Less than a week before Italy's general election, the Prime Minister, Silvio Berlusconi, and the opposition leader, Romano Prodi, square up tonight for a second and final television debate which could prove the decisive encounter.
The media mogul and the former economics professor make one of the odder couples in politics. Mr Prodi is a figure of menace to Mr Berlusconi, as the only man who has beaten him in an election (in 1996). Yet common sense suggests that the Alligator (the title of a new film hostile to Mr Berlusconi) should have little difficulty in finishing off the Panda (the animal to whom Mr Prodi is sometimes compared on account of his cuddliness and vagueness).
They are a study in contrasting styles. "Look in the mirror in the morning," Mr Berlusconi urges his trainee advertising salesmen, "and like yourself, like yourself, like yourself ..." It's clear he follows his own advice, with his cocked eyebrow, nicely oiled hair transplant and gleaming teeth, every inch the 1950s cocktail lounge crooner, the Latin lover.
If Mr Prodi notices who is gazing back at him from the bathroom mirror one would be surprised: over the years he has perfected his impression of the rumpled, mumbling, ever-cogitating absent-minded Professor Branestawm. But the appearance he gives of hauling up his lapidary remarks from some deep well of wisdom, or possibly over a crackly hotline from God, seems to do him no harm.
Mr Berlusconi is the Great Communicator, but the last television clash went on points to Mr Prodi - mainly because Mr Berlusconi performed so badly. Television debate in Italy is normally about who can shout the other man down. For these debates strict American rules governing who speaks and for how long have been adopted, and Mr Berlusconi appeared like an angry animal caged within the rules, even devoting part of his final direct appeal to the electorate to a protest at the format. Mr Prodi, mild and softly spoken, benefited greatly from the fact that the Prime Minister had to shut up and listen while he spoke.
Tonight, analysts expect, will be very different. For one thing, the campaign has flared into life since Friday, when the Finance Minister, Giulio Tremonti, challenged the centre left on its tax plans. The opposition has said it will reintroduce inheritance tax, abolished by Mr Berlusconi, but has failed to specify at what level. It has also said that it will raise tax on income from bonds and stock market capital gains, but Mr Tremonti said reform would yield only small change.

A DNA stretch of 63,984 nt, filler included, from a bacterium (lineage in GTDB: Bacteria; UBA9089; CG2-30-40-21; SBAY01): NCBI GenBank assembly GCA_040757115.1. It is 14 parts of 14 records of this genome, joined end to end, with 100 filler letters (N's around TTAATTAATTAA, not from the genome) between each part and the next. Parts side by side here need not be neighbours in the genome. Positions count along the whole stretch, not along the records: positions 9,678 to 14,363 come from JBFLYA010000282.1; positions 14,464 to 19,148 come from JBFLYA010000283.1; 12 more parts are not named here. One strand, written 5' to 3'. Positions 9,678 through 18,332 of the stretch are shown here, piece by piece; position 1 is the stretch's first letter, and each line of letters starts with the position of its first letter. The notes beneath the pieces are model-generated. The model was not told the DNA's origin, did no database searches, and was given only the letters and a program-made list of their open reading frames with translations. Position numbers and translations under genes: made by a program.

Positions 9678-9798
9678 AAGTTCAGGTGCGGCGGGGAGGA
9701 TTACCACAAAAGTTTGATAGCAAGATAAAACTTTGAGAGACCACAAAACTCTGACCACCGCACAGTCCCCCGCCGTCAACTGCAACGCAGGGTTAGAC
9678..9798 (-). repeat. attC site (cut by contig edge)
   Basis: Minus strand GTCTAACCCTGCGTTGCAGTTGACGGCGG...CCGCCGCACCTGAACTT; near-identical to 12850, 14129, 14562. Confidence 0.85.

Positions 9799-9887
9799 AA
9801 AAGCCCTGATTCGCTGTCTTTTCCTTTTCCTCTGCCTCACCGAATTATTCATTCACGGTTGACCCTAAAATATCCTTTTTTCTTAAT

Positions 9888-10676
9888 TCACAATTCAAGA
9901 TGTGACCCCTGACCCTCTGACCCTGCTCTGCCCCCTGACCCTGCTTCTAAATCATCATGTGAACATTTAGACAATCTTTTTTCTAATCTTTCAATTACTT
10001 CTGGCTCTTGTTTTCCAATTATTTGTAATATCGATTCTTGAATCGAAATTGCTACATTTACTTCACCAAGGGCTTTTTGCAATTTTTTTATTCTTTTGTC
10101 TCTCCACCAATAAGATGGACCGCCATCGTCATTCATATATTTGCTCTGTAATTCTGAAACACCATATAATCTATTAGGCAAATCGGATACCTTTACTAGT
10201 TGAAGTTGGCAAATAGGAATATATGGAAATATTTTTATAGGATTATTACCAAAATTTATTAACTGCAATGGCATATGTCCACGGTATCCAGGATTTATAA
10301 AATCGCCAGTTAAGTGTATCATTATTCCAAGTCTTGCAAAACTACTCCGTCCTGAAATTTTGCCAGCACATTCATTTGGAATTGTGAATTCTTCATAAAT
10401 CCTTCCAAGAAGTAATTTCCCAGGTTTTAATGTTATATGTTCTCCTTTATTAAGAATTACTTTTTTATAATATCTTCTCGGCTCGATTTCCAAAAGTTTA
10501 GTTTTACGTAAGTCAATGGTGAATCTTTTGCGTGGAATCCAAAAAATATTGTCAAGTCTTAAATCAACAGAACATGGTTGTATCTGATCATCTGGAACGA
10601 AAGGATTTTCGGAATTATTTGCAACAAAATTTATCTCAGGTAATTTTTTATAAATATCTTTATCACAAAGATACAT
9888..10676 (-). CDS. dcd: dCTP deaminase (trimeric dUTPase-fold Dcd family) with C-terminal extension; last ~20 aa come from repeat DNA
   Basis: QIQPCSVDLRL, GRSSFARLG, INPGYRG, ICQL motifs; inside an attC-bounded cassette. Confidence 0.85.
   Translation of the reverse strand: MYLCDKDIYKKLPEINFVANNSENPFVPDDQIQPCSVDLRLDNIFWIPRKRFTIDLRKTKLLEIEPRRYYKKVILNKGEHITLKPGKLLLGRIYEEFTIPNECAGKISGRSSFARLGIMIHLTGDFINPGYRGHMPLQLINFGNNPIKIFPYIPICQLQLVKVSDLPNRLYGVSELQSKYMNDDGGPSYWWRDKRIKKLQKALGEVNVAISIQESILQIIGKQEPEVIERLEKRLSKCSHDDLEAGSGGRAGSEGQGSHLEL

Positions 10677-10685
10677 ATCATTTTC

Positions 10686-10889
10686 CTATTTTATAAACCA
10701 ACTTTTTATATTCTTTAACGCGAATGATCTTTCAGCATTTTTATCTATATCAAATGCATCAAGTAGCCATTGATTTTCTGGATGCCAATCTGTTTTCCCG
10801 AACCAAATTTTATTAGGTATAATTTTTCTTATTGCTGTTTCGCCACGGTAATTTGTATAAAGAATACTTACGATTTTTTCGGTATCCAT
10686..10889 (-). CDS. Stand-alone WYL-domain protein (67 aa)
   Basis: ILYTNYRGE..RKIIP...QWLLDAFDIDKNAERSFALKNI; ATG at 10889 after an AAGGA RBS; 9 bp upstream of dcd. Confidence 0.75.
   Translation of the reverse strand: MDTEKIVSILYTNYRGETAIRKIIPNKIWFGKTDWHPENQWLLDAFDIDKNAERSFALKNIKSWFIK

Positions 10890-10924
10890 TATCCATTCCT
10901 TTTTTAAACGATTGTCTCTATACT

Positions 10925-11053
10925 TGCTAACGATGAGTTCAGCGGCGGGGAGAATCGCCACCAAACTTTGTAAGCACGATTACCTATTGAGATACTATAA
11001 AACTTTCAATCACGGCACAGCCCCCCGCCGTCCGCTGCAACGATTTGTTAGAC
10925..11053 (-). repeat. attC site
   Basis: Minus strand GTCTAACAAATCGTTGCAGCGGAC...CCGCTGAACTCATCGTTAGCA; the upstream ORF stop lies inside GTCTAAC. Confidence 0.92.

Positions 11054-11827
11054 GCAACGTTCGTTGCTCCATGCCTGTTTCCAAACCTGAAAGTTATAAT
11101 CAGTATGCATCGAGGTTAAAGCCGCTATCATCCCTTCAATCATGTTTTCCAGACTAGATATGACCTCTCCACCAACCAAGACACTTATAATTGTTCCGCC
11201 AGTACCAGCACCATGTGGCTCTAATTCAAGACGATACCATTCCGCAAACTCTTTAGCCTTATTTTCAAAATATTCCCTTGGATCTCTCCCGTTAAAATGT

Damage has been inflicted. Polls are banned at this stage in Italy's campaign, but the country's top pollster, Renato Mannheimer, wrote in Corriere della Sera newspaper yesterday: "The fear of an increase in the tax burden has caused some upset, provoking light damage for the centre left."
In the last polls to be published, the centre right was trailing by between 3.5 and 5 percentage points.
So tonight's debate is likely to be a livelier affair than the one a fortnight back, which, though watched by 16 million Italians, was widely described as boring. Lucia Annunziata, host of a talk show which Mr Berlusconi abandoned angrily in mid-stream a few weeks back, warned Mr Prodi to be prepared for a similar coup de théâtre. "He might stand up, pinch Prodi's cheek or something of the sort, try and turn the thing into an event which people will talk about and which will attract sympathy. So Prodi should be prepared to respond to the unpredictable with the unpredictable, to be ironic, cutting, quick."
No more holy smiles and panda expressions, then? "No, no, those are fine, that's his image, and it's what makes him different from the Prime Minister." But she urged more self-assertion. "Last time he played the part of the calm and competent professor versus the alligator. This time he needs to give the impression that he wants to win."
If Mr Prodi were really to assert himself, he might tackle the flagrant conflict of interest between Berlusconi the Prime Minister and Berlusconi the media mogul. Despite strict rules mandating equal coverage to parties, Rete4, one of the Prime Minister's three channels, was last week found to have devoted nearly 80 per cent of its election coverage to Mr Berlusconi's coalition over recent weeks. But it is an issue that the opposition has rarely even raised.
In La Repubblica newspaper yesterday the eminent political scientist Giovanni Sartori said the left was "scared of being accused of pursuing a vendetta" against Mr Berlusconi. They had "a good law on the books" 12 years ago to deal with the problem in a permanent manner, he went on, "but they haven't had the courage to propose it again ... I am astounded by the fear, timidity and stupidity of the left." But can a panda change its spots?Reuse content